What I'm getting at is that I learned that faith shouldn't rely on warm, fuzzy feelings you get from retreats and other powerful spiritual experiences. It has to be something that you are committed to daily whether or not you feel or see the fruits. An extreme parallel to draw would be to Mother Teresa's experience. She was completely committed to her faith and to service even though for years she did not have any sort of perceivable spiritual "reward." (She was experiencing a spiritual desert, but I think this may help explain what I am trying to get at.) It is like love — it is a choice, actually. There may be ups, there may be downs, but in the end you have to make that choice when you wake up every day to love that person even when the "feelings" of love aren't experienced or evident in every moment.
That's one point. Another is that working with so many different people in three different countries has also taught me the incredible importance of communication and dialogue. Learning that clarification is distinct from confrontation and that often disagreements stem from misunderstandings on either side has been a particularly tough lesson for me to digest.
I am a very non-confrontational person by nature, committed to neutrality, and often find it difficult to express my views. In becoming even more aware of this, I have learned the importance and necessity of voicing my opinions while at the same time listening intentionally to those of others and being conscious and respectful of potential cultural differences.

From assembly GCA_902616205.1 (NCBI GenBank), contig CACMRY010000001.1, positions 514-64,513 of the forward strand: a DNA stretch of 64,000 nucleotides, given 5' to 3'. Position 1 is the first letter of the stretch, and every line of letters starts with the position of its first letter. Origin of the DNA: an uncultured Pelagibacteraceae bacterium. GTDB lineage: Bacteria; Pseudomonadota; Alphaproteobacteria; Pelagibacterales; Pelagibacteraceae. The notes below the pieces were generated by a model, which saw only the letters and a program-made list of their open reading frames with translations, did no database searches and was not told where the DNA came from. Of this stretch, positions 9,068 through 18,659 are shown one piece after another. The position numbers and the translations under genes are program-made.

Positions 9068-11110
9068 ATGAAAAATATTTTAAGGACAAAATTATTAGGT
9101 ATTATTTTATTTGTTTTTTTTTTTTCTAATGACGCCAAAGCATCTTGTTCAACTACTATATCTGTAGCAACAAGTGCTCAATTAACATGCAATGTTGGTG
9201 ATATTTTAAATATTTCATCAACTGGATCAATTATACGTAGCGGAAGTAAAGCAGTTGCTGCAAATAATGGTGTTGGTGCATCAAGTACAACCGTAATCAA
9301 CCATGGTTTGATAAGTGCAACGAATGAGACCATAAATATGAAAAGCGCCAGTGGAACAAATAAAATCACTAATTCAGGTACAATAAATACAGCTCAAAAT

I have also come to discover that first opinions are actually not everything. I had many expectations and visions of how this year of service would turn out. Not only were many of my first assumptions wrong, but upon arriving at each new mission site, I realized that I had to be careful not to jump to conclusions based on my first impressions.
Simply living in the moment or journaling about the realities of the experience first before immediately judging a situation or place was initially challenging. I think that this sort of temptation to immediately classify a circumstance, person or experience without living it out fully or coming to better know it is difficult to resist but will certainly be useful in any new situation. That includes moving to a new city, enrolling in a new school, starting a new job or wherever life will take me in the future.